The Hillsborough River State park is managed by the Florida Park System and was one of the first state parks in Florida. As such, it has a lot of history, including a historic site called Fort Foster which is accessible via guided tours for an additional fee. There are endless activities to choose from here – camping, kayaking, canoeing, hiking, biking, swimming, picnicking, and playing on playgrounds, just to name a few! There is even a cafe next to the pool where you can order food if your camp cook skills are sub-par! The entrance fee for the park alone is $6.00 per car up to 8 people, swimming in the pool is $4.00 per person, and then there are additional activities like bike/surrey rentals, golf cart rentals, full hook-up campsites, and primitive campsites for additional fees. The park is open from 8 am to sundown, and the pool is accessible weather permitting from 9 am – 5 pm.
This is definitely a park that you will want to bring your children to and stay all day – maybe even overnight if you can make a reservation at the campgrounds! The restrooms do have changing tables (at least, the ones next to the pool do), and there are more than enough picnic tables, shelters, and BBQ grills to go around. Three playgrounds can be found here – one next to the restrooms just behind the pool and another one near the Baynard Trail entrance, with the third near the campgrounds. Check out the map here. Our kids particularly enjoy the suspension bridge here as well, which is easily accessible from the playground at the Baynard Trail head.
Speaking of trails, there are approximately 7 miles of nature trails here – ranging in difficulty from easy strolls to moderate hikes with boardwalks over the marshiest regions (that doesn’t necessarily mean you won’t get your feet wet, though!). Many of the trails meander along the Hillsborough riverbanks, so the chances of catching a glimpse of turtles, snakes, alligators, and birds is almost guaranteed. The trail here are also very well marked – you won’t have to worry about getting lost! After a long day of hiking the trails, it’s nice to take a dip in the pool located in the center of the park. This pool is especially child-friendly thanks to the zero-entry design that gradually slopes from shallow along the edges to deeper in the middle. After your dip in the pool, you can dry off with a surrey ride or bike ride around the road that loops through the center of the park. There are bike racks throughout the central areas of the park in case you want to take a break for a little while.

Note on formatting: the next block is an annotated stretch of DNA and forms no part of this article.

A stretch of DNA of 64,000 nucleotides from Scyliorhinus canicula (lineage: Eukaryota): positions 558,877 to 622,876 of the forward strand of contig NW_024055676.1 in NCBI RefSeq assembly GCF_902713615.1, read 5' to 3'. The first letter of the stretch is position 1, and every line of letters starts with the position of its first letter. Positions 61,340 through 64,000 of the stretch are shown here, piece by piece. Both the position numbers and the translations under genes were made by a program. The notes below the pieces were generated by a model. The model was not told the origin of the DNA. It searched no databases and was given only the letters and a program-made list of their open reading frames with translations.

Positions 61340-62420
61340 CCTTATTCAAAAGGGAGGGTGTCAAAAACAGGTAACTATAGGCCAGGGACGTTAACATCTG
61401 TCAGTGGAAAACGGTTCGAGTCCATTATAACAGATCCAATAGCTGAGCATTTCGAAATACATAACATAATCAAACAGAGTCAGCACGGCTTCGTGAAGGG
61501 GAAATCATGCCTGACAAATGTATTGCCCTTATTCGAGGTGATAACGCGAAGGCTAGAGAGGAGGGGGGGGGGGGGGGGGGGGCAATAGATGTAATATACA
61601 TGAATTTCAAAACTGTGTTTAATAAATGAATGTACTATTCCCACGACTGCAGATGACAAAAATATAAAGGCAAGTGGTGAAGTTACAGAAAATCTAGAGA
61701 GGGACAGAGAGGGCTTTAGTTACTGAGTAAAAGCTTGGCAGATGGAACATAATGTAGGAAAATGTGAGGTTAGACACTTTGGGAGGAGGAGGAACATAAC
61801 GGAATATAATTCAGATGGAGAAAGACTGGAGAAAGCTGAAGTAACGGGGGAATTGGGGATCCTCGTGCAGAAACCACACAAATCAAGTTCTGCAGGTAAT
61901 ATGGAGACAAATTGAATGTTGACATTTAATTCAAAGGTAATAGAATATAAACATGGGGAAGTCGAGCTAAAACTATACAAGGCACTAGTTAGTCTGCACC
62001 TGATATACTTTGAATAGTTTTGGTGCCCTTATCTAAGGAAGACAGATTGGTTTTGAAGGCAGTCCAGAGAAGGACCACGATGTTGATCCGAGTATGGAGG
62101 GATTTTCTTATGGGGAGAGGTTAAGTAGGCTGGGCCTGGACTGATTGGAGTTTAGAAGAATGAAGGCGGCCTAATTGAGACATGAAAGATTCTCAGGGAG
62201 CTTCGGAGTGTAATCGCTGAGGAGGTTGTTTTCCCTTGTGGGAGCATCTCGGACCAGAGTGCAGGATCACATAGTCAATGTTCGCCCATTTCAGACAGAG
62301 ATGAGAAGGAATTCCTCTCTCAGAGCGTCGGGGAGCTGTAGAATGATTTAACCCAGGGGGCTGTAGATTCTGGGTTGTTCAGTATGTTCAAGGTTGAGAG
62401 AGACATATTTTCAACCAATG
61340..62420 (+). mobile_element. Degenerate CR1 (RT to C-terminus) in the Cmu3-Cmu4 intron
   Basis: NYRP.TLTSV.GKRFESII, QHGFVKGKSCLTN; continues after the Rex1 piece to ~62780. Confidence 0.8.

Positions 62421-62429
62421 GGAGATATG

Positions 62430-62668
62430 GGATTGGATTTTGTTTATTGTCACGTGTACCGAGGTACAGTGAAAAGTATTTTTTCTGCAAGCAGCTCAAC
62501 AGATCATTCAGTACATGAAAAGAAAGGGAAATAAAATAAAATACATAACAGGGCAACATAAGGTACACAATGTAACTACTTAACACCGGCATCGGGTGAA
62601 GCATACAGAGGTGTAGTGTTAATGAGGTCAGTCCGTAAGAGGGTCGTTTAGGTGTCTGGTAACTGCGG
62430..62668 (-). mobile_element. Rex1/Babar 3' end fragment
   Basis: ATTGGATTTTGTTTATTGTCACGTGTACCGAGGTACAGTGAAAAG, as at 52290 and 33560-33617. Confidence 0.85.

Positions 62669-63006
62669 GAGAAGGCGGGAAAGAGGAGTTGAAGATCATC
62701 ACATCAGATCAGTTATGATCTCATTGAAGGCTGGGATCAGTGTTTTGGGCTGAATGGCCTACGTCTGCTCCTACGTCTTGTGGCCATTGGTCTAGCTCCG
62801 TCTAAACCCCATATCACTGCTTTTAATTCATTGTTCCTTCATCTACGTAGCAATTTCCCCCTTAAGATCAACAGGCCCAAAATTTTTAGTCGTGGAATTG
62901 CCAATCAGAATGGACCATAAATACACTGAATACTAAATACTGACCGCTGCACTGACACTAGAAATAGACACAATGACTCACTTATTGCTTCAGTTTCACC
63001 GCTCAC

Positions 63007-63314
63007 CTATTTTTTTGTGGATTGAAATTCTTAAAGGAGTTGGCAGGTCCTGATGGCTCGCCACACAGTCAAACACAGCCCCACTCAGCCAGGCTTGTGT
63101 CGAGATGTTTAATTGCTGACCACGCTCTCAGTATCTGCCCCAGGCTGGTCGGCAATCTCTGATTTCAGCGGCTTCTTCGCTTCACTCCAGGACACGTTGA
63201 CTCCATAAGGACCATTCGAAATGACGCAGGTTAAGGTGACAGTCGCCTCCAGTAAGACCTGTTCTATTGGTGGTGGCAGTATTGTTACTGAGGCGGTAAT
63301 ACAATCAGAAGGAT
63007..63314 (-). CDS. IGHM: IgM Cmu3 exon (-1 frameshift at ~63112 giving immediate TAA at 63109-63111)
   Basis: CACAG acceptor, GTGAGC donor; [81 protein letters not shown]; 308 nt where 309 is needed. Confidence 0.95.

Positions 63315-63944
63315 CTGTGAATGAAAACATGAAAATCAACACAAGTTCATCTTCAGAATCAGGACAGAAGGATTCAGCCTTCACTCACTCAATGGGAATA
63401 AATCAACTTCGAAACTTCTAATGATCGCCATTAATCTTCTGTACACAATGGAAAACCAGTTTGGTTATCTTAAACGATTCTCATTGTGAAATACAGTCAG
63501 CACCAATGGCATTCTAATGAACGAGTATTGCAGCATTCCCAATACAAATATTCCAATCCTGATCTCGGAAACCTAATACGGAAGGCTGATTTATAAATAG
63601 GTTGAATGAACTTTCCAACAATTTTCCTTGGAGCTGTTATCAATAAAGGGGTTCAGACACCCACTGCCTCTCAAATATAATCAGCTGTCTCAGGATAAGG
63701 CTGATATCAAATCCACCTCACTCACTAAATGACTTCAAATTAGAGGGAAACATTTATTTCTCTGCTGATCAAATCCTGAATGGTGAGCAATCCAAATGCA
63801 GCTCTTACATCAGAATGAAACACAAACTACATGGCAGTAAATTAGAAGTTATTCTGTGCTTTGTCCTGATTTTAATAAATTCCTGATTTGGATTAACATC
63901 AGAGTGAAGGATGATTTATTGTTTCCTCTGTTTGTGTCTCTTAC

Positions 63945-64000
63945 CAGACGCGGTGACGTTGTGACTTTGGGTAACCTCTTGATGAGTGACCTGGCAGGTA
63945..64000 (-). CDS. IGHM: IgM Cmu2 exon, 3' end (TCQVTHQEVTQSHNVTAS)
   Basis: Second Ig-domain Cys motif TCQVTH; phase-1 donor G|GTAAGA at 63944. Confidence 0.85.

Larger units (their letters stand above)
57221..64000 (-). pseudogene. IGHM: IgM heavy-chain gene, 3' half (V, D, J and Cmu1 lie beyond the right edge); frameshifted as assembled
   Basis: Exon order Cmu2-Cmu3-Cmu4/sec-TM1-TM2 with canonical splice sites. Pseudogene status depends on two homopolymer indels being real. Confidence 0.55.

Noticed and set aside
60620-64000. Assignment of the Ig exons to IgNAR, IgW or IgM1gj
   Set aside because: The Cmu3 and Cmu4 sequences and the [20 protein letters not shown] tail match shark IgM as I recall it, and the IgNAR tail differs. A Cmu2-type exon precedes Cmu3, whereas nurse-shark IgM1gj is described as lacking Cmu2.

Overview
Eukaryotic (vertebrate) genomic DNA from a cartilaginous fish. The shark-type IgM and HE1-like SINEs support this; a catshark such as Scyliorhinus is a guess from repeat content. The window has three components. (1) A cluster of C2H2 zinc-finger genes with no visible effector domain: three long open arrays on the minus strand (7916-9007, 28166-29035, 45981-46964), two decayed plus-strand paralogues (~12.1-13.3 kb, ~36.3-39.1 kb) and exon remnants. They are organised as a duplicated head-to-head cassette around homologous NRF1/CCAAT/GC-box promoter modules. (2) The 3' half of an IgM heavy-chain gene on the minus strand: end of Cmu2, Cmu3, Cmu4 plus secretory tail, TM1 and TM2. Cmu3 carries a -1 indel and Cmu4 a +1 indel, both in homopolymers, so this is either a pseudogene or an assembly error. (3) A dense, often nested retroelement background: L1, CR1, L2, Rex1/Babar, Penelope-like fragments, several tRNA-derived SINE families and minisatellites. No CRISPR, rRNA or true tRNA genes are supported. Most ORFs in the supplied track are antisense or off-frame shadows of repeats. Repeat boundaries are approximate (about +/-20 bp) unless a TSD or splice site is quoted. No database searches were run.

You can either bring your own kayak/canoe or rent one of the ones available through the park. There are two launches – one with a concrete walkway leading into the water, and another with wooden stairs leading down to the water. The Hillsborough river runs directly through the park, and within the boundaries there is one of the few places in Florida where you can paddle through some real Class II rapids! During your paddle you will be sure to see some fun critters – from armored catfish to snakes and maybe even an alligator! Just keep your eyes and ears open as you paddle! If you are feeling competitive after your adventures, there is even a volleyball court near the boat launch. I, personally, am usually exhausted after such an excursion, but maybe you (or your kids) have more energy than I do!
We’ve been to this park several times in the past, and each time was a lot of fun! Prior to meeting my fiancee, I visited this park with M’s aunt and cousin a few years ago. We had a picnic, went hiking, took a dip in the pool, and rented a surrey for an all-around fun day in the sun! D and I recently started visiting this park as well, once during the spring for a rainy-day nature walk and again more recently for a self-guided (and mosquito infested!) tour of the primitive campgrounds. The nature trails near the pool are nice and shady, but please make sure to bring some form of insect repellent, especially if you will be visiting during the summer! We were greeted by clouds of the winged pests during our most recent visit this August, and the children were not particularly fond of them. There is also an abundance of poison ivy along the trails, so keep an eye out and wear long pants whenever possible! I recently invested in some high-quality hiking pants and even in the August heat here in Florida, I was pleasantly surprised that overheating was a non-issue. If the option is open to you, and you are sensitive to mosquitoes or certain plants, I would highly suggest investing in a good pair of moisture-wicking pants that will reduce the amount of exposed skin on the trail. This will not only cut back on the number of mosquito bites you get but also reduce the amount of sunscreen and bug spray that you need to use, which may just result in a lighter pack weight!
As always, we appreciate all of the readers who continue to support us and welcome any feedback you may have! If you have suggestions, tips, or questions we are here and would love to hear from you! Let me know if I missed any details about this park, and I will be sure to add them. Until then, happy trails!